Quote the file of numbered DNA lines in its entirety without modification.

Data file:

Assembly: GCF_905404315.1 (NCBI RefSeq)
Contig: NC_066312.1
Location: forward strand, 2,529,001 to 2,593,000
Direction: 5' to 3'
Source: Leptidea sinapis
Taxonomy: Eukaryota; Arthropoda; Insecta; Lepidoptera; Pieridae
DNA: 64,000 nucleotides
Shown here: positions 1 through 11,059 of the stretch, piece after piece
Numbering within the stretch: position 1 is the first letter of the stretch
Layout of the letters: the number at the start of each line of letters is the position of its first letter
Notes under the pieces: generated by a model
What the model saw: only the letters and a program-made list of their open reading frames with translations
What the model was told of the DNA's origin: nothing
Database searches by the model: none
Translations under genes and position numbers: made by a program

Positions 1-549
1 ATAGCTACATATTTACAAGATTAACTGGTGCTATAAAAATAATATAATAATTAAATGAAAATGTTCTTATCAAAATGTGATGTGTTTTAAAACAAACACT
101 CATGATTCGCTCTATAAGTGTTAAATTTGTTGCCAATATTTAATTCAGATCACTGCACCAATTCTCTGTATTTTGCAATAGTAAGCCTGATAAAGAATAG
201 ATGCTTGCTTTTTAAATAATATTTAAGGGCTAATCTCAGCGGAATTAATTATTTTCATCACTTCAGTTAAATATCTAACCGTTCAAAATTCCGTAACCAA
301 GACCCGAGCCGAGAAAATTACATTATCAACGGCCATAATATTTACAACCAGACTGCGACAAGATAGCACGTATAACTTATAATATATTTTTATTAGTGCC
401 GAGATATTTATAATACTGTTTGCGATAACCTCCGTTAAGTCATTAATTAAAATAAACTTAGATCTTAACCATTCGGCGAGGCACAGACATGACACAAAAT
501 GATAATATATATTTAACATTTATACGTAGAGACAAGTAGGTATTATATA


Assembly: GCF_905404315.1 (NCBI RefSeq)
Contig: NC_066312.1
Location: forward strand, 2,529,001 to 2,593,000
Direction: 5' to 3'
Source: Leptidea sinapis
Taxonomy: Eukaryota; Arthropoda; Insecta; Lepidoptera; Pieridae
DNA: 64,000 nucleotides
Shown here: positions 1 through 11,059 of the stretch, piece after piece
Numbering within the stretch: position 1 is the first letter of the stretch
Layout of the letters: the number at the start of each line of letters is the position of its first letter
Notes under the pieces: generated by a model
What the model saw: only the letters and a program-made list of their open reading frames with translations
What the model was told of the DNA's origin: nothing
Database searches by the model: none
Translations under genes and position numbers: made by a program

Positions 1-549
1 ATAGCTACATATTTACAAGATTAACTGGTGCTATAAAAATAATATAATAATTAAATGAAAATGTTCTTATCAAAATGTGATGTGTTTTAAAACAAACACT
101 CATGATTCGCTCTATAAGTGTTAAATTTGTTGCCAATATTTAATTCAGATCACTGCACCAATTCTCTGTATTTTGCAATAGTAAGCCTGATAAAGAATAG
201 ATGCTTGCTTTTTAAATAATATTTAAGGGCTAATCTCAGCGGAATTAATTATTTTCATCACTTCAGTTAAATATCTAACCGTTCAAAATTCCGTAACCAA
301 GACCCGAGCCGAGAAAATTACATTATCAACGGCCATAATATTTACAACCAGACTGCGACAAGATAGCACGTATAACTTATAATATATTTTTATTAGTGCC
401 GAGATATTTATAATACTGTTTGCGATAACCTCCGTTAAGTCATTAATTAAAATAAACTTAGATCTTAACCATTCGGCGAGGCACAGACATGACACAAAAT
501 GATAATATATATTTAACATTTATACGTAGAGACAAGTAGGTATTATATA